2) Listening and obeying the commands of Allah (SWT) was an instant reaction or response from both father and son.
3) The reward of Allah (SWT) was also instantaneous, despite the difficulty of the situation (sacrificing one’s own son), and the fact that they accepted Allah (SWT)’s commands without question.
4) Good deeds usually leave a lasting legacy that remains for centuries, which is why we repeat this story every year.
5) The friendly relationship between the father and the son coupled with the openness that we see between them is something to aspire to.
6) The story shows the successful way of dealing with serious issues, especially when involving teenagers, as Ismail was only 15, and giving the young space to make up their own minds—even with regards to truly serious matters.
7) The exercise of patience in the most difficult of situations faced by both persons is inspiring, especially considering the age of Ismail, as it is practically impossible to expect a child to accept this kind of command.
8) The whole family is affected when one member is tested with tribulation. Given that the Prophet Ibrahim (AS) was sonless at the age of 86, siring a child was itself a test. One can also imagine the situation that the boy’s mother had to face if Prophet Ibrahim (AS) actually sacrificed Ismail.
9) Relief always follows a difficult situation. This is reflected in Surat As-Saffat (Chapter 37, Verse 107), “And we ransomed him with a great sacrifice.” It is also reflective in Surat Ash-Sharh (Chapter 94: Verse 5), “For indeed, with hardship [will be] ease.”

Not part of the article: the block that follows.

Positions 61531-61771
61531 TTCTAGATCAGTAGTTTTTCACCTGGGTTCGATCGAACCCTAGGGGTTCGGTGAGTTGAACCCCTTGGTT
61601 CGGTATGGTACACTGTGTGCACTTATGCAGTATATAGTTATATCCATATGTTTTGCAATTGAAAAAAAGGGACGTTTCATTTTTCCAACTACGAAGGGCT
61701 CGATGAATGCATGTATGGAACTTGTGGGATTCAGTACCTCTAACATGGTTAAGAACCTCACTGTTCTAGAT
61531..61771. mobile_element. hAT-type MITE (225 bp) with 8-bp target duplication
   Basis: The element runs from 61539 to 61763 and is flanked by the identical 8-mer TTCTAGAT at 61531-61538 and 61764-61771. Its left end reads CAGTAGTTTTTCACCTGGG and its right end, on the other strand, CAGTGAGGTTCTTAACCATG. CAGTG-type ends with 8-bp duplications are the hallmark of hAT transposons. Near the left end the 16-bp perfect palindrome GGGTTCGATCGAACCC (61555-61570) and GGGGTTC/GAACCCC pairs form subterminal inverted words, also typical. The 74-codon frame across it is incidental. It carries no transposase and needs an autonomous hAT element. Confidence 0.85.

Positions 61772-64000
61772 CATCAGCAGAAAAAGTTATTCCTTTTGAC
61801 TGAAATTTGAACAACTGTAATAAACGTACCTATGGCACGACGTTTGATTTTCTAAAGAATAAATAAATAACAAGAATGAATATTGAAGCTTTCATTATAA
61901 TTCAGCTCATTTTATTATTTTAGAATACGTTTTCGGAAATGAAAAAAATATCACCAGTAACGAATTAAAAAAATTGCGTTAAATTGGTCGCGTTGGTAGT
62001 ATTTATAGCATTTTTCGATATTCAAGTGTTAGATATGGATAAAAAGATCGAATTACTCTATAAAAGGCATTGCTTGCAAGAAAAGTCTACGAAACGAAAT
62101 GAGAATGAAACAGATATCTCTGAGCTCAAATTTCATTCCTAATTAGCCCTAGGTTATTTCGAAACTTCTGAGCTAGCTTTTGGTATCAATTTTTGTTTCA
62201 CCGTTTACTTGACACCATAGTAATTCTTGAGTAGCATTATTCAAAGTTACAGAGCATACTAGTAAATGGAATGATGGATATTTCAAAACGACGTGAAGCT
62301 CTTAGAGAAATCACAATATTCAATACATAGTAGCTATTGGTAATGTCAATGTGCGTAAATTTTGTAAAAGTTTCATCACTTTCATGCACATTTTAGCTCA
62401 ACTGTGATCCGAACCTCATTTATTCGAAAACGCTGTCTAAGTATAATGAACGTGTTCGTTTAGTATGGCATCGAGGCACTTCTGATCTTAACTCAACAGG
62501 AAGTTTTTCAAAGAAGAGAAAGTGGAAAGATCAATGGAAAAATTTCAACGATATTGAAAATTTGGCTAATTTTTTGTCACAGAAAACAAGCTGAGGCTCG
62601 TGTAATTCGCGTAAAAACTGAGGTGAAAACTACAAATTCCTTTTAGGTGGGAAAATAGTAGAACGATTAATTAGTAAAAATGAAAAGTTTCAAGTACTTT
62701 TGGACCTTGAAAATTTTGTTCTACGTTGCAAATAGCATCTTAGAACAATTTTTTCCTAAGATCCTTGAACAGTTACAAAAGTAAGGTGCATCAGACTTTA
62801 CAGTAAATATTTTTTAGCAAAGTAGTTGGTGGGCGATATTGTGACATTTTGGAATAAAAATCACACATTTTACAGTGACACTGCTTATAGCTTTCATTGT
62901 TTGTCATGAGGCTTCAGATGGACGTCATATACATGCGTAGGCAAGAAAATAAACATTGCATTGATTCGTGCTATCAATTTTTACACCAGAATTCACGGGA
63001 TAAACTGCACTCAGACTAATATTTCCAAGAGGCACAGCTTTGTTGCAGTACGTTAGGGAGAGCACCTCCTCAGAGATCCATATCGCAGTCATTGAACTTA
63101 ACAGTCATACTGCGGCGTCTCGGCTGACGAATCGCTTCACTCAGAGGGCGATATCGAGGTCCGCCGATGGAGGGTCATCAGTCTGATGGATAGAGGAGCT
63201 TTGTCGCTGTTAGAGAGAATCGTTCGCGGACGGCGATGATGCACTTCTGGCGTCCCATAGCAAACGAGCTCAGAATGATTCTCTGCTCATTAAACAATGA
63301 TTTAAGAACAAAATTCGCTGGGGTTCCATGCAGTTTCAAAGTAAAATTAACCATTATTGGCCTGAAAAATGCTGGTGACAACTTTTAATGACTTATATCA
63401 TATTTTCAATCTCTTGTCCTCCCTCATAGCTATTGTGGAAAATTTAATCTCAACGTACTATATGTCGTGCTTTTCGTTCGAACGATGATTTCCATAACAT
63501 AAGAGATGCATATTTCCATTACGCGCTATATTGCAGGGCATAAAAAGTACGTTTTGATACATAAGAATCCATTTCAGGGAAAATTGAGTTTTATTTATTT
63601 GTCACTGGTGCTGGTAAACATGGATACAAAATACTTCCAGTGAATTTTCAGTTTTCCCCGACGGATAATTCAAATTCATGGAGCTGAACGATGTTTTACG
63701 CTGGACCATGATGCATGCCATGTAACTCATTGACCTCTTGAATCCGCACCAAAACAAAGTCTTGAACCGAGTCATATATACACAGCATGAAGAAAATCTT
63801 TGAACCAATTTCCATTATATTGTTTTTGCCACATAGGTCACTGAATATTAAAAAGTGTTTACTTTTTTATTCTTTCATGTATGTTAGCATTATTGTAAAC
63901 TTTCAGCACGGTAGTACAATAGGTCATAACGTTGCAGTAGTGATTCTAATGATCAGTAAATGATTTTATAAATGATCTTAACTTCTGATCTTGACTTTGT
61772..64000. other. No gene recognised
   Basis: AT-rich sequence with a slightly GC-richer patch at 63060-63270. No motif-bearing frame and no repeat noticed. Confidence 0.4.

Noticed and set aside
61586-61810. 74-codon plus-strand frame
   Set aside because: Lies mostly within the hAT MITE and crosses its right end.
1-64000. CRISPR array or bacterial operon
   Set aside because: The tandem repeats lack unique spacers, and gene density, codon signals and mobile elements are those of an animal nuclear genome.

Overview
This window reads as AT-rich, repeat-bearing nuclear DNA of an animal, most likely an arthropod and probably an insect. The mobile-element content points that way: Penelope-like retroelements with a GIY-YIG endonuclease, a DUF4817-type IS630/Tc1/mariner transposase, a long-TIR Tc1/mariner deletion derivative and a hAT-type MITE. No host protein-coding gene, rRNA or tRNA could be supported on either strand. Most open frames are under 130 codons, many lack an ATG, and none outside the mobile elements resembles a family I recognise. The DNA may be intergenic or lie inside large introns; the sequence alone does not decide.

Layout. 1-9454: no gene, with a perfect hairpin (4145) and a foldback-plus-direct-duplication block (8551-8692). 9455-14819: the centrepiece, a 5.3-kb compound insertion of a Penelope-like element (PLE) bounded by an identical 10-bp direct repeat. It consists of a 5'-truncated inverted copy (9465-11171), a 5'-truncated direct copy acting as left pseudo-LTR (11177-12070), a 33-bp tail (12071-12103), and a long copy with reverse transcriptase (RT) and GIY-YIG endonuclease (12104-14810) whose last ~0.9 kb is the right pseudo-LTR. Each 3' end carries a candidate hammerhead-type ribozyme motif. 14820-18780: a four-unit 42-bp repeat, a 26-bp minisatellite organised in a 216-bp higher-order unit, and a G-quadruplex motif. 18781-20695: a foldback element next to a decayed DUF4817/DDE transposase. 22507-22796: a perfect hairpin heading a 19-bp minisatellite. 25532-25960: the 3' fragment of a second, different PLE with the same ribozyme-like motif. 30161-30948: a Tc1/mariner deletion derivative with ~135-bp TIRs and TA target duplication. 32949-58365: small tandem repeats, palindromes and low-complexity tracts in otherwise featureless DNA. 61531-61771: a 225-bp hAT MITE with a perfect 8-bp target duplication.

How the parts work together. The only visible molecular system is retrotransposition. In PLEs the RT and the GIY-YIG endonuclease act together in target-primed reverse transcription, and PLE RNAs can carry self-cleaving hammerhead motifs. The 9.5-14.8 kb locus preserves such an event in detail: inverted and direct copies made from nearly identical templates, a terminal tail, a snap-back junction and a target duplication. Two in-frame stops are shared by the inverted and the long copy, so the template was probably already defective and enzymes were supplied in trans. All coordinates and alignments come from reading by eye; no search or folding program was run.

10) How generous Allah (SWT) is to give Prophet Ibrahim (AS) a son at the age of 86, to put them both through such tribulation, and to follow up by providing Prophet Ibrahim (AS) with yet another son, Ishaque.
11) That the descendants of those who obey Allah (SWT) are blessed, as mentioned in Surat As-Saffat (Chapter 37, Verses 112 and 113), “And We gave him good tidings of Isaac, a prophet from among the righteous. And We blessed him and Isaac. But among their descendants is the doer of good and the clearly unjust to himself.” As a result of this blessing from Allah (SWT), the Prophet Muhammad (SAW) came from the progeny of Ismail, and both the Prophet Yaqub (AS) and the Prophet Yusuf (AS) came subsequently from the progeny of Ishaque.
12) Our greatest enemy (the Shaytan), who tried to sway Prophet Ibrahim (AS) from obeying Allah (SWT), ended up being stoned by Prophet Ibrahim (AS). This practice of stoning is one of the major manasik (rituals) of Hajj. Prophet Ibrahim (AS)’s disobedience to Shaytaan and his obedience to Allah (SWT) qualified him to be the friend of Allah (Khalil Ar-Rahman).
Dhul Hijjah is always remembered by this story of sacrifice, and almost all the manasik (rituals) of Hajj are an application of the events that took place in this story. We should take note that the Prophet Ibrahim (AS) and the Prophet Ismail (AS) has set forth so many great lessons and examples for us to follow during times of great trial and tribulation.